Ensuring Restorative Success With Bruxism Testing

Louis Malcmacher, DDS


Figure 1. The home test monitor provides objective data on bruxism and obstructive sleep apnea (OSA).

When it comes to restorative, aesthetic, and implant dentistry, all clinicians work hard to make sure that their dentistry is going to last a long time. Indeed, most patients think that their dentistry is going to last “forever.” This is really just a reflection of our own professional attitudes. We try to use the best dental materials and use our skills to provide the best possible care. We place our faith in our technical expertise and then let patients go live their lives.

Then a patient calls a week later and reports that his or her filling, veneer, crown, implant, or denture is broken. We can’t believe it! We put in the perfect veneer, made sure the occlusion was right, followed the bonding protocol exactly, and it broke. What is going wrong? How do we ensure restorative success?

Untreated bruxism can make or break any restorative case. As a restorative dentist, it is important to consider occlusion and bruxism as 2 distinct and separate issues that need to be addressed. Occlusion is very important to the actual dentistry in terms of providing patients with a stable occlusion that does not present with too much force on any particular teeth that could damage the teeth in the short or long term. Even with the best occlusion, bruxism can be very destructive and can be the cause of restorative failure if not controlled.

Measuring Bruxism Frequency
One out of 3 patients exhibit some kind of bruxism, which makes it one of the most common dental diseases. With every other disease, dentists are taught to measure and test for the disease before treatment. You can’t treat what you don’t measure and you can’t establish treatment effectiveness with objective data measurement. Would you treat perio without a probe or caries without a radiograph?

With a very exciting advancement in the areas of bruxism and dental sleep medicine, dentists now have the capacity to objectively and effectively collect data to measure bruxism and at the same time obstructive sleep apnea (OSA) in their patients. The STATDDS Bruxism and Sleep Monitor (Figure 1) is a very cost-effective home test that patients wear at night while they sleep. Each home test costs less than $20 to administer. I credit my good friend and well-known clinician and educator, Dr. Gordon Christensen, for strongly advocating this approach to bruxism for the last few years.

What is unique about this bruxism monitor is the exclusive software made specifically for dentistry, which translates the raw data into a measurable bruxism episodes index (BEI) in addition to the apnea/hypopnea index (AHI). This monitor is the only one of its kind that integrates and analyzes the objective data of both the BEI and AHI to guide the dental professional into making evidence based treatment decisions. Follow-up testing with the bruxism monitor can then be used after appliance, botulinum toxin, or restorative therapy is rendered to measure treatment effectiveness. While some state dental boards are now disallowing home sleep testing monitors administered by dentists, this unique bruxism monitor is clearly within the dental scope of practice.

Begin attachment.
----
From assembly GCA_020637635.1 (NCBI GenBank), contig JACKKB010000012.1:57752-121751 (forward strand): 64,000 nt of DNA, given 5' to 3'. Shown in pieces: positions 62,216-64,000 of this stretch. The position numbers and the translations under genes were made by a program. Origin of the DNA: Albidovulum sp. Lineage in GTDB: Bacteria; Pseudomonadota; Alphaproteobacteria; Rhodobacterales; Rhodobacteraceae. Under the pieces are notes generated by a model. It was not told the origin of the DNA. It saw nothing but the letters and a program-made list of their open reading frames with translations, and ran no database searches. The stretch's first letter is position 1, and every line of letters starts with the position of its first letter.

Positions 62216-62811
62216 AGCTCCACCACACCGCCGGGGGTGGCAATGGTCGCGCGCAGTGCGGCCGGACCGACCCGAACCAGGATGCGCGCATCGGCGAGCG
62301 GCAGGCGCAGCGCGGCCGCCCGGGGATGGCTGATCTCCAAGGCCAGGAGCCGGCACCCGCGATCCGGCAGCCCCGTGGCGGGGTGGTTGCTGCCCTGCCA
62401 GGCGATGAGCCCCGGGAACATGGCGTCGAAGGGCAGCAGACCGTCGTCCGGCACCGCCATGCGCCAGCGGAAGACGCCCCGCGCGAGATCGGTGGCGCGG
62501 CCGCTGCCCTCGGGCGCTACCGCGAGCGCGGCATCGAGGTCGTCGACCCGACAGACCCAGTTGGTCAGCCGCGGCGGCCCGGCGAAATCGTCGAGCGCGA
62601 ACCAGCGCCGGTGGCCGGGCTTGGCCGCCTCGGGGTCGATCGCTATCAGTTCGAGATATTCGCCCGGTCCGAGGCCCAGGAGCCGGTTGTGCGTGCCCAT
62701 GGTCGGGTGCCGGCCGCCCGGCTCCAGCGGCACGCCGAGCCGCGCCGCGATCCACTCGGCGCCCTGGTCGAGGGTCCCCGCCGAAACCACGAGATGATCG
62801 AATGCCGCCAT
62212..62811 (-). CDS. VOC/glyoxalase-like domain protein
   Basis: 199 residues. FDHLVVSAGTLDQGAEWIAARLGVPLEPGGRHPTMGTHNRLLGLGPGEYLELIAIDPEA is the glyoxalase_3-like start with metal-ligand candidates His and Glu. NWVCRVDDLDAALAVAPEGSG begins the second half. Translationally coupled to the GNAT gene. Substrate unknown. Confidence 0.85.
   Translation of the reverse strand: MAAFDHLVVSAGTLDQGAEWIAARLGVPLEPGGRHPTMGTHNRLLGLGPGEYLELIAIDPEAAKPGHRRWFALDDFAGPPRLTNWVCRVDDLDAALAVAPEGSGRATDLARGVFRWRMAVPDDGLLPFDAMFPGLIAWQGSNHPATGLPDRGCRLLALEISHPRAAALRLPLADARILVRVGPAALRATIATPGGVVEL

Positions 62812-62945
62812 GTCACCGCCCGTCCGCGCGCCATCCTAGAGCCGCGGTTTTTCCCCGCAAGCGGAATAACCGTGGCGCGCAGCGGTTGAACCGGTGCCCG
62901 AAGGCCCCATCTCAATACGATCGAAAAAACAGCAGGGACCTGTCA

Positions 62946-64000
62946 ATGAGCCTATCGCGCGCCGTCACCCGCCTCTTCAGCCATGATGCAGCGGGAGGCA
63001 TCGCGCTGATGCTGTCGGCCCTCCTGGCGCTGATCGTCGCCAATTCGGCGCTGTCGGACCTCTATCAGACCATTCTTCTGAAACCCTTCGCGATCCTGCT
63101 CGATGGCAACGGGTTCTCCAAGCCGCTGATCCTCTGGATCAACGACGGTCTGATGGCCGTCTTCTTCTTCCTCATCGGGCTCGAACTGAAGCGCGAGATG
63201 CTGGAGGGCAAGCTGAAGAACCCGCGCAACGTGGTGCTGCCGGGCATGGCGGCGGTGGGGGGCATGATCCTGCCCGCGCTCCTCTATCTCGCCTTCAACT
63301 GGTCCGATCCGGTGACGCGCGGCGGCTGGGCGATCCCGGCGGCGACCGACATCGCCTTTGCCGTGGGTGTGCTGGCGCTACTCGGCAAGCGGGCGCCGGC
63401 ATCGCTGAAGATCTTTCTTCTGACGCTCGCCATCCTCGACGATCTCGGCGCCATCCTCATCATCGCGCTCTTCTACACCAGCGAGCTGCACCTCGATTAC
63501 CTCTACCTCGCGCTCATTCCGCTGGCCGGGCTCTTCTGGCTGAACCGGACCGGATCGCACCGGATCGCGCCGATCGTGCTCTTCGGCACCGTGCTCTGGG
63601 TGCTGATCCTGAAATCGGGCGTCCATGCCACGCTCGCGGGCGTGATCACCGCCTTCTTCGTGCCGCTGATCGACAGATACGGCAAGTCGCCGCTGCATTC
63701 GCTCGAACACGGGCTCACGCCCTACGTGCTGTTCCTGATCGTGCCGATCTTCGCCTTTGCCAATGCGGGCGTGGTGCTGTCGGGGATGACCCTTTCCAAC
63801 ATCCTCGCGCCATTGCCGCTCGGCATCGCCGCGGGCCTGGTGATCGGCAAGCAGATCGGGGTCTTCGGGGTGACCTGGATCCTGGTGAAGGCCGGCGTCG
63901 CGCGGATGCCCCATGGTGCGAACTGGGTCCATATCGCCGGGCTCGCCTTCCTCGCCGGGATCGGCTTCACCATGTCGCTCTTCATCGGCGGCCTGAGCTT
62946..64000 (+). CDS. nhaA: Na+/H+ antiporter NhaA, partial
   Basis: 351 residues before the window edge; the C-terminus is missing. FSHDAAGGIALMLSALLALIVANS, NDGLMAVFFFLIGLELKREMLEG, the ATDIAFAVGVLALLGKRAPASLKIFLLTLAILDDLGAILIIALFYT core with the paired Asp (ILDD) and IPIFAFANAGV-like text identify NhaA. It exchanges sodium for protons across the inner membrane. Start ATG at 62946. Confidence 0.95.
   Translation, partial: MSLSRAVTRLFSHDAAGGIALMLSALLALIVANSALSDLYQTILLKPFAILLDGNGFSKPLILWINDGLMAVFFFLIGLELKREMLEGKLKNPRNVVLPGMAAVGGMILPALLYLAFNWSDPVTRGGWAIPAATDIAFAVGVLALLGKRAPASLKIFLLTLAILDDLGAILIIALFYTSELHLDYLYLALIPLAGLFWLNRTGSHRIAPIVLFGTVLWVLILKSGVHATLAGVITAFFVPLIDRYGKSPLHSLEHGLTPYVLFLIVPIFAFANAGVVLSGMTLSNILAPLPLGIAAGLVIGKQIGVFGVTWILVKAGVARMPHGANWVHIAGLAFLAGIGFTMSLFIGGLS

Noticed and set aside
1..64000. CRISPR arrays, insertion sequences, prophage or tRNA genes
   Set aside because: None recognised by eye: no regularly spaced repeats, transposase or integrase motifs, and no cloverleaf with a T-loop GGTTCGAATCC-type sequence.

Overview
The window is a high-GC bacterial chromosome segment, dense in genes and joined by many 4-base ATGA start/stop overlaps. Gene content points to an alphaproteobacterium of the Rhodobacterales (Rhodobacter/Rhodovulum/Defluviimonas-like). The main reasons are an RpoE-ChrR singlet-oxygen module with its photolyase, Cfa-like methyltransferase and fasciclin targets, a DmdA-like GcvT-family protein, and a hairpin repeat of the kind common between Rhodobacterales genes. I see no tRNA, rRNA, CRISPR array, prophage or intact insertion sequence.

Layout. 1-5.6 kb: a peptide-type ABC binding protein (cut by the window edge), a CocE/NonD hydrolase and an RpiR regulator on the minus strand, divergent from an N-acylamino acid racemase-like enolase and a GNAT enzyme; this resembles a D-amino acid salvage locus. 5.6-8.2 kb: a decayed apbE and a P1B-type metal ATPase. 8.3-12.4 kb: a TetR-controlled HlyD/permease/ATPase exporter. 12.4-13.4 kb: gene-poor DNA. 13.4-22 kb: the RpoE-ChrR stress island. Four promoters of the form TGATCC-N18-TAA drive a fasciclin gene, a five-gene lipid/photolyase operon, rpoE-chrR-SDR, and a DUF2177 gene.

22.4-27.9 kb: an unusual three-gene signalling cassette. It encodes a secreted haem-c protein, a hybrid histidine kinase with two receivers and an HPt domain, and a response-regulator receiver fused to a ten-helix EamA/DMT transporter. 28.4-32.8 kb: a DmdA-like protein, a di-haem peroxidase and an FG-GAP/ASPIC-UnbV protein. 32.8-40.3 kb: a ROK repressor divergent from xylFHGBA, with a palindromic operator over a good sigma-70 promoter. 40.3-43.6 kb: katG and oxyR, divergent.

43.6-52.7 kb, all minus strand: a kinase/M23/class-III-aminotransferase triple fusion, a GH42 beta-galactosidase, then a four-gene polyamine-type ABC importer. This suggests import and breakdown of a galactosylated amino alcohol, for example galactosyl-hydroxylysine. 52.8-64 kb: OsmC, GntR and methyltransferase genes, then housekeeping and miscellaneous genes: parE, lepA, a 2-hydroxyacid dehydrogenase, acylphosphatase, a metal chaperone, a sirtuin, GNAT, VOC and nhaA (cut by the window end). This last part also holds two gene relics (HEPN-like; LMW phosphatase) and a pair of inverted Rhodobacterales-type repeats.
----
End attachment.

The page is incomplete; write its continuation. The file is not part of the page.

An article by this author in the September 2014 issue of Dentistry Today1 described the use of the STATDDS Home Bruxism and Sleep monitor. That article described the importance of measuring bruxism in relation to prescribing the correct bruxism appliance that will help maintain or open the airway so that we are not choking our patients by using an inappropriate bruxism appliance for their particular clinical situation.1

So that the reader can understand the importance of these numbers, here is a brief explanation: if the BEI is greater than 2.5, the bruxism is in need of some kind of treatment, usually with either the correct appliance that will not affect the patient’s airway in a negative fashion, or with botulinum toxin (Botox/Xeomin), or a combination of both. With treatment, nearly any reliably strong dental restorative material, whether an appropriate direct composite resin or lab-fabricated crown material, can be used successfully. When the BEI is higher than 5, the patient has very significant and destructive bruxism that needs to be addressed. In these patients, treatment with an appliance and botulinum toxin should be considered and, in addition, the clinician should be extremely careful in the selection of any dental materials used if restorative work is required. When the BEI is higher than 5, it is advisable to look for the strongest dental material options available.

As a quick review, when it comes to the AHI, if the AHI is more than 5 and less than 30, then a mandibular advancement appliance for OSA can be considered primary therapy. An important note is that OSA is a medical condition that requires a diagnosis by a physician. I can now show a physician that the patient has bruxism (for which, as a dental professional, I am the primary provider) and then I can take care of both conditions with the right appliance.

In this article, we will see how measuring bruxism with the STATDDS monitor will help predict and ensure restorative success with other related therapies through case studies.

Case 1

A 51-year-old male presented to the office for restorative dentistry because some of his teeth kept chipping and breaking. The patient’s occlusion had been equilibrated in the past and was within acceptable limits. The patient’s bruxism had never been addressed, even though there had been signs of obvious bruxism. Figure 2 shows some previous restorations in the anterior teeth. The lateral incisor restoration, as well as many other restorations in his mouth, had broken a number of times, frustrating both the patient and the dentist.

It was decided to measure the patient’s bruxism using a home bruxism/sleep monitor. Figure 3 shows his initial bruxism and sleep monitor test results with a BEI of 5.0/hour and an AHI of 3.5. This would give us a baseline and a direction for restorative treatment as well as treatment of the patient’s bruxism.